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Dysconnectivity of a brain functional network was associated with blood inflammatory markers in depression

Research output: Contribution to journalArticlepeer-review

Wellcome Trust Consortium for Neuroimmunology of Mood Disorders and Alzheimer's Disease (NIMA)

Original languageEnglish
Pages (from-to)299-309
Number of pages11
JournalBrain, Behavior, and Immunity
Volume98
DOIs
PublishedNov 2021

Bibliographical note

Funding Information: This study was funded by an award from the Wellcome Trust (grant number: 104025/Z/14/Z) for the Neuroimmunology of Mood Disorders and Alzheimer’s Disease (NIMA) Consortium in partnership with Janssen, GlaxoSmithKline, Lundbeck and Pfizer. Additional support was provided by the National Institute for Health Research (NIHR) Biomedical Research Centre (BRC) at Cambridge (Mental Health and Cell Phenotyping Hub), the NIHR BRC at South London and Maudsley NHS Foundation Trust and King’s College London, and an NIHR Senior Investigator award (to ETB). Publisher Copyright: © 2021 Copyright: Copyright 2021 Elsevier B.V., All rights reserved.

King's Authors

Abstract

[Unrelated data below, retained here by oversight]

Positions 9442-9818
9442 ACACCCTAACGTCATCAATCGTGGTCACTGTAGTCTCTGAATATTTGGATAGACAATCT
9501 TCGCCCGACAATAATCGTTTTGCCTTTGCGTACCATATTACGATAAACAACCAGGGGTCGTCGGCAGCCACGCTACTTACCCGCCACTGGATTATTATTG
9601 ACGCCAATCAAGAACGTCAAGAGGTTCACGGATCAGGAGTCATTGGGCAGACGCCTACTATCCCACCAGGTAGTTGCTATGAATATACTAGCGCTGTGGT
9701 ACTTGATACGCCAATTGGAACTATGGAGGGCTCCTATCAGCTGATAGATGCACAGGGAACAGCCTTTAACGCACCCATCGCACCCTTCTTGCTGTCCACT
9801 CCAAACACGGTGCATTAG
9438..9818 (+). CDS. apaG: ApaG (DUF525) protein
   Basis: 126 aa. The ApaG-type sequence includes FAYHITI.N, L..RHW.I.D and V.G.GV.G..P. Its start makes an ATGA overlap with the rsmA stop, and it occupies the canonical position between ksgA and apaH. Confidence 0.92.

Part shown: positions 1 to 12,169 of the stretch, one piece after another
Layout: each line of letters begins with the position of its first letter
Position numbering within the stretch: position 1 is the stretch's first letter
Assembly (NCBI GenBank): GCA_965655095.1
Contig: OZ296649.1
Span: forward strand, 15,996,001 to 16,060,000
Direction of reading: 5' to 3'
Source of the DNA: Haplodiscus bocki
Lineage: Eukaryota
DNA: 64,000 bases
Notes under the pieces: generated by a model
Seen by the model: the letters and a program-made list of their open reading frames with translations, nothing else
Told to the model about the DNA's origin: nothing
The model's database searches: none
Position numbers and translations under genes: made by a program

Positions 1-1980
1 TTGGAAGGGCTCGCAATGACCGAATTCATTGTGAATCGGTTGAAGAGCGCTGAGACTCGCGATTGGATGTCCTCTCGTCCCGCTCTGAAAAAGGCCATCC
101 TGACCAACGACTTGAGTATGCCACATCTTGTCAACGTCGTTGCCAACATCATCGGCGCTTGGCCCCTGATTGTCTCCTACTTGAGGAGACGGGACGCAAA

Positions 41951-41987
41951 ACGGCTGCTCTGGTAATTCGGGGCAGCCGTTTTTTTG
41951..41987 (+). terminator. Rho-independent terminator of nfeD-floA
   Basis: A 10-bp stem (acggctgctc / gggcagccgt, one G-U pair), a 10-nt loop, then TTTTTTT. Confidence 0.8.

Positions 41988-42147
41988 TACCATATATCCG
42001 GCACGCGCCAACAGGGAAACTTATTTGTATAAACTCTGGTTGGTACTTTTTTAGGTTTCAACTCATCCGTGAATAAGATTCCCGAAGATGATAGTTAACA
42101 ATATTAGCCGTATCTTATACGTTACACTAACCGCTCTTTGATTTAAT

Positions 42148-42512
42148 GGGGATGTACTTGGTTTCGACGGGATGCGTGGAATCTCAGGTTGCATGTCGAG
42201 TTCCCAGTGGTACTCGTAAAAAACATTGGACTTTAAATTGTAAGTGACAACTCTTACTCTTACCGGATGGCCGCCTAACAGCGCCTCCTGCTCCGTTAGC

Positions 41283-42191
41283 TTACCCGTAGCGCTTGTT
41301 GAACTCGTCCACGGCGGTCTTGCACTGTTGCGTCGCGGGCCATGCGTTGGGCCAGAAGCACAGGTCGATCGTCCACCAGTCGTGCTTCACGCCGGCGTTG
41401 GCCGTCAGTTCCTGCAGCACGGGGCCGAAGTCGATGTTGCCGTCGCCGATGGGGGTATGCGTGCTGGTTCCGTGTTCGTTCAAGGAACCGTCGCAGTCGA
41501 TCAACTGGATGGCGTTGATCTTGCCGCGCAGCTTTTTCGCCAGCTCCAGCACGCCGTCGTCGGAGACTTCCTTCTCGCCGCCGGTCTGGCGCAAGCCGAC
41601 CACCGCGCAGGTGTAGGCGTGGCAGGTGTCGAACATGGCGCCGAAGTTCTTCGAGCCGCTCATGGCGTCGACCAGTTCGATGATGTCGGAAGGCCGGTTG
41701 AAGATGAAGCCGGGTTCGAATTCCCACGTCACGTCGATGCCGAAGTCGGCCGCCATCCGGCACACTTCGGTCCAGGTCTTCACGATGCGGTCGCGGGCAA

Objective: There is increasing evidence for a subgroup of major depressive disorder (MDD) associated with heightened peripheral blood inflammatory markers. In this study, we aimed to understand the mechanistic brain-immune axis in inflammation-linked depression by investigating associations between functional connectivity (FC) of brain networks and peripheral blood immune markers in depression. Methods: Resting-state functional magnetic resonance imaging (fMRI) and peripheral blood inflammatory markers (C-reactive protein; CRP, interleukin-6; IL-6 and immune cells) were collected on N = 46 healthy controls (HC; CRP ≤ 3 mg/L) and N = 83 cases of depression, stratified further into low CRP cases (loCRP cases; ≤ 3 mg/L; N = 50) and high CRP cases (hiCRP cases; > 3 mg/L; N = 33). In a two-part analysis, network-based statistics (NBS) was firstly used to ascertain whole-brain FC differences in HC vs hiCRP cases. Secondly, we investigated the association between this network of interconnected brain regions and continuous measures of peripheral CRP (N = 83), IL-6 (N = 72), neutrophils and CD4+ T-cells (N = 36) in depression cases only. Results: Case-control NBS testing revealed a single network of abnormally attenuated FC in the high CRP depression cases compared to healthy controls. Connections within this network were mainly between brain regions located in the left insula/frontal operculum and posterior cingulate cortex, which were assigned to ventral attention and default mode canonical fMRI networks respectively. Within-group analysis across all depression cases, secondarily demonstrated that FC within the identified network significantly negatively scaled with CRP, IL-6 and neutrophils. Conclusions: The findings suggest that inflammation is associated with disruption of functional connectivity within a brain network deemed critical for interoceptive signalling, e.g. accurate communication of peripheral bodily signals such as immune states to the brain, with implications for the pathogenesis of inflammation-linked depression.

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